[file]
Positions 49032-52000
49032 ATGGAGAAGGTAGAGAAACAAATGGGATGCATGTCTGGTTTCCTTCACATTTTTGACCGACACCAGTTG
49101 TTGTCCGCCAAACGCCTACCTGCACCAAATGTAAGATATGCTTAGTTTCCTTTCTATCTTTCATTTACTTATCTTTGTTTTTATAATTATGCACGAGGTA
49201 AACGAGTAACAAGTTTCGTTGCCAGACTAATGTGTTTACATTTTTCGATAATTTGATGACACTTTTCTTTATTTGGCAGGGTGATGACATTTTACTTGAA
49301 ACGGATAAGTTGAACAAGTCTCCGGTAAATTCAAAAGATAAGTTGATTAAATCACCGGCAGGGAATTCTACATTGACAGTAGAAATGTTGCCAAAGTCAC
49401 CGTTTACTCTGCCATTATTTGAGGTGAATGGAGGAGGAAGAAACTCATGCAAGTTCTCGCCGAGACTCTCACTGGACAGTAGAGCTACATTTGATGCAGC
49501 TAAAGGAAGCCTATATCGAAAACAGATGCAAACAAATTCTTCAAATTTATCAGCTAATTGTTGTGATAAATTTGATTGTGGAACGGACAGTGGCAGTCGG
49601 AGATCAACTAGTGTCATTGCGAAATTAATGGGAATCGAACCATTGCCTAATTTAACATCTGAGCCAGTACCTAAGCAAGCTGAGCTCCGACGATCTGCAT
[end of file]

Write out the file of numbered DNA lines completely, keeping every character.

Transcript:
Positions 49032-52000
49032 ATGGAGAAGGTAGAGAAACAAATGGGATGCATGTCTGGTTTCCTTCACATTTTTGACCGACACCAGTTG
49101 TTGTCCGCCAAACGCCTACCTGCACCAAATGTAAGATATGCTTAGTTTCCTTTCTATCTTTCATTTACTTATCTTTGTTTTTATAATTATGCACGAGGTA
49201 AACGAGTAACAAGTTTCGTTGCCAGACTAATGTGTTTACATTTTTCGATAATTTGATGACACTTTTCTTTATTTGGCAGGGTGATGACATTTTACTTGAA
49301 ACGGATAAGTTGAACAAGTCTCCGGTAAATTCAAAAGATAAGTTGATTAAATCACCGGCAGGGAATTCTACATTGACAGTAGAAATGTTGCCAAAGTCAC
49401 CGTTTACTCTGCCATTATTTGAGGTGAATGGAGGAGGAAGAAACTCATGCAAGTTCTCGCCGAGACTCTCACTGGACAGTAGAGCTACATTTGATGCAGC
49501 TAAAGGAAGCCTATATCGAAAACAGATGCAAACAAATTCTTCAAATTTATCAGCTAATTGTTGTGATAAATTTGATTGTGGAACGGACAGTGGCAGTCGG
49601 AGATCAACTAGTGTCATTGCGAAATTAATGGGAATCGAACCATTGCCTAATTTAACATCTGAGCCAGTACCTAAGCAAGCTGAGCTCCGACGATCTGCAT